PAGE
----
Diplopia as an alarm sign in orbital traumatism
Eduardo Esteban-Zubero, Kevin Verney Lafont-Jiménez, Cristina García-Muro, Moisés Alejandro Alatorre-Jiménez, Alejandro Marín-Medina, Carlos Arturo López-García, Daniela Delgado Lara, Viridiana Ramírez Ramírez
Journal Title:International Medicine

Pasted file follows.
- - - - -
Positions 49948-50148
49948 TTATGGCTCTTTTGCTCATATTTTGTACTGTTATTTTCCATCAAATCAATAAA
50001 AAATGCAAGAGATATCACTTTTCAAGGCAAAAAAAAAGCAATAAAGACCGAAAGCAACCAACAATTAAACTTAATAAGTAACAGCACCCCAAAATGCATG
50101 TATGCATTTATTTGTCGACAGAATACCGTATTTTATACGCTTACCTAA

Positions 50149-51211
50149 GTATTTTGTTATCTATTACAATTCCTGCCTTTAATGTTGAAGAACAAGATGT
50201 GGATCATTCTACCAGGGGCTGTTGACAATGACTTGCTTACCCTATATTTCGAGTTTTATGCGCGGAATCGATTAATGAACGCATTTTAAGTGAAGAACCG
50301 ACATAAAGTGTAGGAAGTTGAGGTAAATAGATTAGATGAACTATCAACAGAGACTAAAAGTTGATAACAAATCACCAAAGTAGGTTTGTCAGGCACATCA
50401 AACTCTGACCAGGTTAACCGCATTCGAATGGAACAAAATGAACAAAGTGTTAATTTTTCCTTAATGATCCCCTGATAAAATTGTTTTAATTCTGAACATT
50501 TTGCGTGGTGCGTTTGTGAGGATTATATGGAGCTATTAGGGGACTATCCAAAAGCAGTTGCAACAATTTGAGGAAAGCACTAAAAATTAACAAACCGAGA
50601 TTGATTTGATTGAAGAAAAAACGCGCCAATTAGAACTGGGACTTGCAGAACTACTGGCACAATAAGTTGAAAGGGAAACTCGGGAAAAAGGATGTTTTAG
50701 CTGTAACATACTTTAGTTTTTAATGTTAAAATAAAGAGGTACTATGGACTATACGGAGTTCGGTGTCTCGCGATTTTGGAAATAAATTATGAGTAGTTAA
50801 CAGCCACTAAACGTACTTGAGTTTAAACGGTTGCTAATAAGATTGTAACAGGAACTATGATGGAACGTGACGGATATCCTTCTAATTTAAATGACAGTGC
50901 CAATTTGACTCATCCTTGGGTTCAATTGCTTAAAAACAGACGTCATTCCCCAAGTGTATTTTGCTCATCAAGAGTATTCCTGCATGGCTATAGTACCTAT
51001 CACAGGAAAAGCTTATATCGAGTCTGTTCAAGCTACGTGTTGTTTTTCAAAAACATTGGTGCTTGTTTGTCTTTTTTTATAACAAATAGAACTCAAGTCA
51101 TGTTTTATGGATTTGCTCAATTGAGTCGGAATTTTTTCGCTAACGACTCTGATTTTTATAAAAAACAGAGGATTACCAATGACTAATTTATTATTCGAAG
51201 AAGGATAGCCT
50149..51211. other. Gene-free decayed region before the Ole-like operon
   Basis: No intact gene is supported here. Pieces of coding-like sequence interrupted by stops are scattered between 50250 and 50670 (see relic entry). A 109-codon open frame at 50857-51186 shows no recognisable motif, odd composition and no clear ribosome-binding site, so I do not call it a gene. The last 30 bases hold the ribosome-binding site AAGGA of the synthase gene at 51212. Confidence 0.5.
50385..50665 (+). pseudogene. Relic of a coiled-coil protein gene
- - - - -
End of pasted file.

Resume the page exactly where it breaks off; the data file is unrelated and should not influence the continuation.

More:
Orbital fractures represent between 10% and 25% of all facial fractures. They may be classified into three types: a) orbital rim fractures, b) comminuted fractures of the orbital wall (the most frequently observed), and c) "trap door" fractures of the orbital wall. This pathology is more relevant in traffic accidents due to its greater complexity given the appearance of concomitant injuries. The most frequent clinical signs observed in adults in orbital fractures are periorbital ecchymosis and subconjunctival hemorrhage, although symptoms related to proptosis, feeling of orbital or eyelid pressure, a "crackling" sound with the eyelid pressure or eye movement, numbness of the cheek, nasal wing or ipsilateral forehead, diplopia, pain or nausea in a particular direction of the gaze, and an unexplained desire to keep the eye closed after a trauma. The standardized diagnostic method for the diagnosis of orbital fractures is the computerized axial tomography (CT), being ultrasound and cone beam CT equally useful in some cases. Attending to the treatment, conservative management may be performed, requiring surgery within two weeks if persistent diplopia is found, enophthalmos >2 mm, orbital floor fracture >50%, or associated fractures which requires surgery. Hereby, we realize a short review of orbital fractures a purpose of a case report of 85-year-old man which suffered a left hemifacial traumatism. A CT was performed showing a fracture of the floor of the left orbit (left maxilla) with signs of entrapment of the left inferior rectus muscle.